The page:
To be continued…

Mmm shiny…

I’ve just picked up my loverly truck from the oficina.

Now it’s a loverly shiny truck with new oil and grease and tyres and all that stuff. If trucks could smile it would be grinning from mirror to mirror.

It’s been a few years since it went to the day spa for trucks so I thought a treat was in order – a quick massage, exfoliation and a go in the sauna. Then a light lunch, some yoga and a quick shower. Bob’s your aunties live in lover. All sorted – happy truck.

So in a couple of weeks I hit the road to Blighty for a quick mission – some furniture shuffling and maybe a sly surf in the north of Spain (one day when I’m man enough I shall attempt to surf Mundaka) visit Ma n Pa Papersurfer, have a cup of the old mangreen with Tiggz and Frog the dog – maybe slip in a pint of cider and a Melton Mowbray then back home in time for tea.

I didn’t surf today. I sorted out the transport though…

Are we nearly there yet?

At the end of last summer when the evenings seemed to be hotter than the days I got a call from an airport payphone.
There was a party planned for that evening in between the trucks and vans – a barbecue, a few drinks and some mellow sounds. Only something seemed to be missing – the birthday boy…
‘Help me – I’m stuck in Lisbon….’
Lars had missed his connecting flight from Hamburg and was several hours late so duly rang the only person in Peniche that he knew would be sober at sunset on a friday night. Rather than fire up the truck I swiftly purloined some keys to a friends car and joined the queues of sunburnt day-trippers on their way back to the city. The traffic eased at the edge of town and the road opened up. Just after the last roundabout before the motorway I spotted a pair of sihouettes with thumbs outstretched and pulled in to let in my new passengers.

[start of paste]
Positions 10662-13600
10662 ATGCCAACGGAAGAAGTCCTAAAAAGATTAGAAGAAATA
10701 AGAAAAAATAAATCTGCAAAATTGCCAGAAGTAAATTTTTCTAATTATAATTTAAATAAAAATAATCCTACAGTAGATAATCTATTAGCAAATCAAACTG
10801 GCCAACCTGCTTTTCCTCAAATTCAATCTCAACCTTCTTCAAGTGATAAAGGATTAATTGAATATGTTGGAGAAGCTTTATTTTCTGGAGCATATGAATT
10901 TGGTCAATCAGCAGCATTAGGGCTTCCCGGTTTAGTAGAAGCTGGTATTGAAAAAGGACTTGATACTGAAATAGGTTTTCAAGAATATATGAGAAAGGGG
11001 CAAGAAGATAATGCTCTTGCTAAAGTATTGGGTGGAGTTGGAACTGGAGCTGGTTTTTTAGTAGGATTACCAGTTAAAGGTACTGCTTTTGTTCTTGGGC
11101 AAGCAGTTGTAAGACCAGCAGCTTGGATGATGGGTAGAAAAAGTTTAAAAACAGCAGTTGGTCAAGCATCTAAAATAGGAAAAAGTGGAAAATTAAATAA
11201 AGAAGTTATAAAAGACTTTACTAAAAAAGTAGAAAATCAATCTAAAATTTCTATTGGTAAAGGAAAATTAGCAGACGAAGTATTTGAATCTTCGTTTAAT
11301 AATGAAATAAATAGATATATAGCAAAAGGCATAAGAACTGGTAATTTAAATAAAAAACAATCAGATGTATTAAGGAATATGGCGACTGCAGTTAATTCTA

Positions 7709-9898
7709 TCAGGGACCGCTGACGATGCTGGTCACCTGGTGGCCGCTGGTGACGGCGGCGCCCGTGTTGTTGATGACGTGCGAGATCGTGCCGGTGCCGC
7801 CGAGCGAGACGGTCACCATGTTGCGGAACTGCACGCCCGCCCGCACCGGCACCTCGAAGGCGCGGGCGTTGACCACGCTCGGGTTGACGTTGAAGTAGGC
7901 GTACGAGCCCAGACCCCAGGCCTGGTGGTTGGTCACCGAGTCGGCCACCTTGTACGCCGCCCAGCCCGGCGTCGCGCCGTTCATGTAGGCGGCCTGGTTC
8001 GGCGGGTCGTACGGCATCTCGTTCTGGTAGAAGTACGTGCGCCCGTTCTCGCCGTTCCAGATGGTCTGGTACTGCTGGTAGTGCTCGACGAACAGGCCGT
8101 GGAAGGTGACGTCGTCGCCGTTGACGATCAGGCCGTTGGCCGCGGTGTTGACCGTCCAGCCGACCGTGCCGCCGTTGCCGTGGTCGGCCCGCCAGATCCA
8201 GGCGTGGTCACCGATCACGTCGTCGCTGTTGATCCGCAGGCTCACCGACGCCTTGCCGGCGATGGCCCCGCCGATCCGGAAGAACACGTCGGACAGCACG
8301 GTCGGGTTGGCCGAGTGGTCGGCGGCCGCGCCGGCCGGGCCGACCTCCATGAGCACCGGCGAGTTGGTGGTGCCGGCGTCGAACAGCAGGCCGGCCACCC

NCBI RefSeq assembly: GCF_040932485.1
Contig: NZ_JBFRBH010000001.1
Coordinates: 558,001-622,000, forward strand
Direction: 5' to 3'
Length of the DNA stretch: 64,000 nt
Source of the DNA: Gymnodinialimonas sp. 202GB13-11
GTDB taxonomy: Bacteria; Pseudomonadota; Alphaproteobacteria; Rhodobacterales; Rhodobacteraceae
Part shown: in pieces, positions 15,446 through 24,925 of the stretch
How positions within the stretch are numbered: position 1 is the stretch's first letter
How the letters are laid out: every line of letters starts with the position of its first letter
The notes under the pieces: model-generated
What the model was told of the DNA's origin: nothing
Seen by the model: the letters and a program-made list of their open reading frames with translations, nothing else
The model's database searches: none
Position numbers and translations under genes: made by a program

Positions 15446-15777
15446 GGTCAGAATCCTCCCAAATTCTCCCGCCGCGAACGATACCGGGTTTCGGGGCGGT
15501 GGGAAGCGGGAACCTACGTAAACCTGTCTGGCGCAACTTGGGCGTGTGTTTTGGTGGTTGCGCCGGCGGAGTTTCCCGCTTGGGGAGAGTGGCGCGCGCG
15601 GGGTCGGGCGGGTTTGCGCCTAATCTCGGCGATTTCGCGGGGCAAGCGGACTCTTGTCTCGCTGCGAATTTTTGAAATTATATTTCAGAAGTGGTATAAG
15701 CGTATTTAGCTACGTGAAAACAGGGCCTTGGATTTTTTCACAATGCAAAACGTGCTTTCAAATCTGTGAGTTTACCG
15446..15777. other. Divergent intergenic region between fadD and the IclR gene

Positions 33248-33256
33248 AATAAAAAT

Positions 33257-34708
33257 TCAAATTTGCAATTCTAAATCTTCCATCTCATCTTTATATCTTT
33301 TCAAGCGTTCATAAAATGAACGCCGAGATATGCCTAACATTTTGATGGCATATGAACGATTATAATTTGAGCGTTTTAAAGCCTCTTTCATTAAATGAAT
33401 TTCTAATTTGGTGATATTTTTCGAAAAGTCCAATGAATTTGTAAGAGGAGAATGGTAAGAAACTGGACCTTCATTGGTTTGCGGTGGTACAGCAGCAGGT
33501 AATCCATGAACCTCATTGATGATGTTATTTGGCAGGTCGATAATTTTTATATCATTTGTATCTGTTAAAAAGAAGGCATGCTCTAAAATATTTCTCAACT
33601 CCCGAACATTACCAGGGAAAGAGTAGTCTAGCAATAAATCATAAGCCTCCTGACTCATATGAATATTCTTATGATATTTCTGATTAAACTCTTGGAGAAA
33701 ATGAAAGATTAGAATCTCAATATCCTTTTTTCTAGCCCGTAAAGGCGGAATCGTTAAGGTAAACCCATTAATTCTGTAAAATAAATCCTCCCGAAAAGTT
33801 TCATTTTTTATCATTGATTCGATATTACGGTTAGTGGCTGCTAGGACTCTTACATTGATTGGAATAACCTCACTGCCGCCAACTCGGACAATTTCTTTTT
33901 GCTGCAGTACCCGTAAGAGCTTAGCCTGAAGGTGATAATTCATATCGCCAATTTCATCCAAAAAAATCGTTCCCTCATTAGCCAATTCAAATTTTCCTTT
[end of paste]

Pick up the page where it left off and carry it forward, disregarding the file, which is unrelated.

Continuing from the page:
hitcherA couple from the Basque country. Scrawny, dirty, shaved heads and tattoos. Just my people. He sat up front having ascertained that the airport was a good destination for all and the journey restarted.
Conversation was hard – my Spanish is weak especially when shrouded with a thick Basque accent – they had no Portuguese or French and his meagre English was hard to decypher and hers was non-existent.
So in time we slipped into silence and the car slowly ate the kilometres towards Lisbon. Every now and then he would turn to the back and whisper to his girlfriend. Always short and quiet. After a while he asked how far to the end of the motorway. I replied then silence again…
For some reason my nerves were starting to rise. The whispers and occasional glances at me…

Soon the tollbooth came into sight, the whispering commenced again and out of the corner of my eye I saw his hand reach furtively back where it met hers and something glinted briefly. He drew his hand to the front and held it out of view beside his leg. My mind was racing – a knife maybe? Or worse…

The tolls loomed and I slowed the car as we approached – trying to relax to deal with whatever was coming I eased down through the gears as we drew up to the booth window…

My passenger whirled round – grabbing my nearest wrist, his bony hand pinning it with surprising strength – his other flashed into view now brandishing his concealed intention…

‘Here – you must use my visa card!’

Sometimes it’s good to be wrong…

I didn’t surf today.